What kind of startups are venture capital funds (VCTs) looking to invest in in the coming year?
At the top of Santa’s wish list of startups that VCTs want to invest in as 2023 draws to a close are, in no particular order: drug testing that avoids testing pharmaceuticals on animals, ways to get renewable energy into businesses, and ventures that focus on specifically targeting the baby boomer generation, i.e. today those over 60 years old.
The Venture Capital Trust Association (VCTA), which represents 90 percent of the £6 billion of VCT assets under management, expects the amount raised through VCTs to decline in the 2024/25 tax year.
Will Fraser-Allen, chairman of the VCTA and managing partner of Albion Capital, expects VCTs to raise less than the usual £1 billion this year because of all the pressure on the economy. Brexit, Covid, Brexit, the cost of living and the end of cheap capital have all created strong headwinds for VCT fundraising. However, he points out that VCTs still outperform VCs when it comes to attracting investment proportionately.
However, the VCTA is confident that the VCTs themselves will be extended beyond their current sunset clause in 2025, following government assurances that Jeremy Hunt will help keep the scheme alive.
What kind of startups do VCTs want to invest in?
Maya Ward, investment manager at Gresham House Ventures, which has £800 million of VCT money under management, specializes in health technology, among other things.
Ward says: “This year has been quite challenging for the healthcare industry, partly due to Babylon’s bankruptcy [the virtual GP startup] making investors more selective.”
However, she still believes there is room for virtual healthcare at home as Britain has an aging population and a global shortage of healthcare professionals.
“For that reason, I’m confident that the market is giving me a little more reason to be optimistic than last year,” Wood said.
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Hugo Lough, venture capital investor at Mercia Ventures, would like to see more consumer companies specifically target the boomer generation, along the lines of travel industry Saga, as older parents and grandparents are the ones with money to spend, not the young .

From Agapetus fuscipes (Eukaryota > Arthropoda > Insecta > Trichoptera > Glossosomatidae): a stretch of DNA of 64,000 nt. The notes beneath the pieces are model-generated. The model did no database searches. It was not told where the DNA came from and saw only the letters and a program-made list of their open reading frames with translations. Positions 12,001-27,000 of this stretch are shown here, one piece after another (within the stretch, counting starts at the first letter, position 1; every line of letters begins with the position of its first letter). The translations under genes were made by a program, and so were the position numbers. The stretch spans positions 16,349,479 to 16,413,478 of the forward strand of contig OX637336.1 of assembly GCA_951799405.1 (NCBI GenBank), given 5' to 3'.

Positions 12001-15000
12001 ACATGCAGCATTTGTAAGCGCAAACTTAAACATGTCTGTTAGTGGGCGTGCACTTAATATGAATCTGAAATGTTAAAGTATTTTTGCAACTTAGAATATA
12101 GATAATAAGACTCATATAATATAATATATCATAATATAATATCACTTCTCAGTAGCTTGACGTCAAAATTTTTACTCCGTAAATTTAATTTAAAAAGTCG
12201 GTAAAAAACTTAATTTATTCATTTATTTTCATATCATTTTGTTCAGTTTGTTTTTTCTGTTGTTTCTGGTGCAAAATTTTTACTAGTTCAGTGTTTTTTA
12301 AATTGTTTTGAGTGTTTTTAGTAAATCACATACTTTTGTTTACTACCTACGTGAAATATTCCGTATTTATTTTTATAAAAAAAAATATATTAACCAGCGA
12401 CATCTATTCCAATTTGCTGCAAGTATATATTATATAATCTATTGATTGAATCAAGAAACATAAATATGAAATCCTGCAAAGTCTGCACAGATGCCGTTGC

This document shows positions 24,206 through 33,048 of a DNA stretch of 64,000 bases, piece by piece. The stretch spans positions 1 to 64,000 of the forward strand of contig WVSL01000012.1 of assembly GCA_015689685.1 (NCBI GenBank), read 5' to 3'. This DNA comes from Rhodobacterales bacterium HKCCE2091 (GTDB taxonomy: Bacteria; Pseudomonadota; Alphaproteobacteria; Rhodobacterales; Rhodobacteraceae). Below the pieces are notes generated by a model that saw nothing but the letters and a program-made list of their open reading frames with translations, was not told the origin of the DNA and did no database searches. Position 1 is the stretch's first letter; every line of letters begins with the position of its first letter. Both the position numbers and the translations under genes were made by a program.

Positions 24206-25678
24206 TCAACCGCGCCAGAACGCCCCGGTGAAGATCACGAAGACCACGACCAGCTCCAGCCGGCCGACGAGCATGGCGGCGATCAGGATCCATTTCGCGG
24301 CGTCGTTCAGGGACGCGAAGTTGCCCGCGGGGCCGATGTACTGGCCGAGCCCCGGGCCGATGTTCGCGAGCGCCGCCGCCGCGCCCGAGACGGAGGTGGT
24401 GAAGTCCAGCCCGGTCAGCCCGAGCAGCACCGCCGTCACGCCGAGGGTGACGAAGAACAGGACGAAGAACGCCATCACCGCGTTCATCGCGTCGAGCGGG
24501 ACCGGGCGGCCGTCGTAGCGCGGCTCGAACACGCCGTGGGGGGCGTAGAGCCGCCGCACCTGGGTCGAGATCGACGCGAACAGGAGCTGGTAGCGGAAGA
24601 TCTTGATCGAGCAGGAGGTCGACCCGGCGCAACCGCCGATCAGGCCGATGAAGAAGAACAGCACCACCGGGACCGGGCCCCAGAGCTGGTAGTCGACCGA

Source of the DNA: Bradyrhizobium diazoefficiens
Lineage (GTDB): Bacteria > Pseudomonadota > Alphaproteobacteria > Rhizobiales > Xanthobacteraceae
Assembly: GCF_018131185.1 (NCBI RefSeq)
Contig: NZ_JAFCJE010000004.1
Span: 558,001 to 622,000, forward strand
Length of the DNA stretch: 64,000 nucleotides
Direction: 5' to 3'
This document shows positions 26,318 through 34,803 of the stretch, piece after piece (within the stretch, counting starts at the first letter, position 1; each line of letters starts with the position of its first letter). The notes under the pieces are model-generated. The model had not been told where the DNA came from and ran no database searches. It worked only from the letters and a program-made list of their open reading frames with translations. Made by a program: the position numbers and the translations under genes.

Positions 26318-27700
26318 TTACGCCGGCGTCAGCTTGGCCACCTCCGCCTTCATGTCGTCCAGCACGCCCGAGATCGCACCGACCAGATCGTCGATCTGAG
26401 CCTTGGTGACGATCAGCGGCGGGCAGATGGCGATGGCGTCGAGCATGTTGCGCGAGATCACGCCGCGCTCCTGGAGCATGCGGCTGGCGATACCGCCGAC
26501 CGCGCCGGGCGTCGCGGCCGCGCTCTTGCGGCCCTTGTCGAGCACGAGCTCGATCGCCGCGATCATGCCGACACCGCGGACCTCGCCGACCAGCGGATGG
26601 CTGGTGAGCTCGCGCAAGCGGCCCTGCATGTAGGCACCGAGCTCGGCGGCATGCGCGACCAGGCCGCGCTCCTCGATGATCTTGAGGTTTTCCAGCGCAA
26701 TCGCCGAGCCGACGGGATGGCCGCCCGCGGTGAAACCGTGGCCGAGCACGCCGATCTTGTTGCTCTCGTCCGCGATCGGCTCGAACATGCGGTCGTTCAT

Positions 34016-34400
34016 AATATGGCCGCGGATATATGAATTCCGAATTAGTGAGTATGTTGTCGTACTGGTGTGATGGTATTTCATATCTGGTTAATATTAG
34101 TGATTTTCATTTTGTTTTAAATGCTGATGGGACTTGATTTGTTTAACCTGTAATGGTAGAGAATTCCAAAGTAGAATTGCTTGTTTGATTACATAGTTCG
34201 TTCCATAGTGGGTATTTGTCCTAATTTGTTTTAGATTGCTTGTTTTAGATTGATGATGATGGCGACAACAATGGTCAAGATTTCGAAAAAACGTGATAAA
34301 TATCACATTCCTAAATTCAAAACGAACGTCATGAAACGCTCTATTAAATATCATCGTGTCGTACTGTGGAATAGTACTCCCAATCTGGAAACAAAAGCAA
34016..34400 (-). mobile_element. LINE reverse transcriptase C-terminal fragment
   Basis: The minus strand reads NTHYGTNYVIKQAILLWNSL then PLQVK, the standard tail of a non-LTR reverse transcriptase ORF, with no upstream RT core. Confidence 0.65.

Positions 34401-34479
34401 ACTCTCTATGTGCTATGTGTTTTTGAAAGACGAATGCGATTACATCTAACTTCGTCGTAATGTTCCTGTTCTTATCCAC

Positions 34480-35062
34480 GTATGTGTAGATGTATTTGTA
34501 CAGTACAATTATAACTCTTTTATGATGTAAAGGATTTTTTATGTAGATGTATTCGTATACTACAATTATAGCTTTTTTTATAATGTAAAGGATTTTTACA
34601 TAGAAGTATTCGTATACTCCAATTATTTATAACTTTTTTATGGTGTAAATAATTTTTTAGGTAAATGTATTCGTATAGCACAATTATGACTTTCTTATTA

Meanwhile, Adam Chirkowski, investment director at Albion Capital, which has £660 million of VCT money under management, says he is interested in finding ways for startups to supply businesses directly with renewable energy.
Cleantech, Chirkowski says, wasn’t as hard hit by the decline in venture capital investment as other sectors.
The need for companies to reach net zero as quickly as possible will become more urgent once companies realize what the penalties could be if they don’t meet the environmental targets they signed up to. The amount of environmental, social and governance (ESG) legislation has increased fivefold in just a few years, says Chirkowski.
He points out that companies that were quick to commit to ESG obligations may not have fully understood what they were committing to, given the plethora of costly ESG legislation.
“The most interesting opportunities,” says Chirkowski, “are those that do not have a positive impact on the environment, but also on revenue.”
“Sustainability is a hygiene factor for any business,” agrees Hugh Lough, venture capital investor at Mercia Ventures, which has £350 million under management in VCT funds.
Nick Sando, director of Octopus Ventures, which manages £1.8 billion on behalf of 40,000 investors, sees cryptocurrency startups as good investment opportunities. Octopus is eyeing cryptocurrency companies because they are currently cheaply priced and are well suited to a VCT’s long-term investment strategy.
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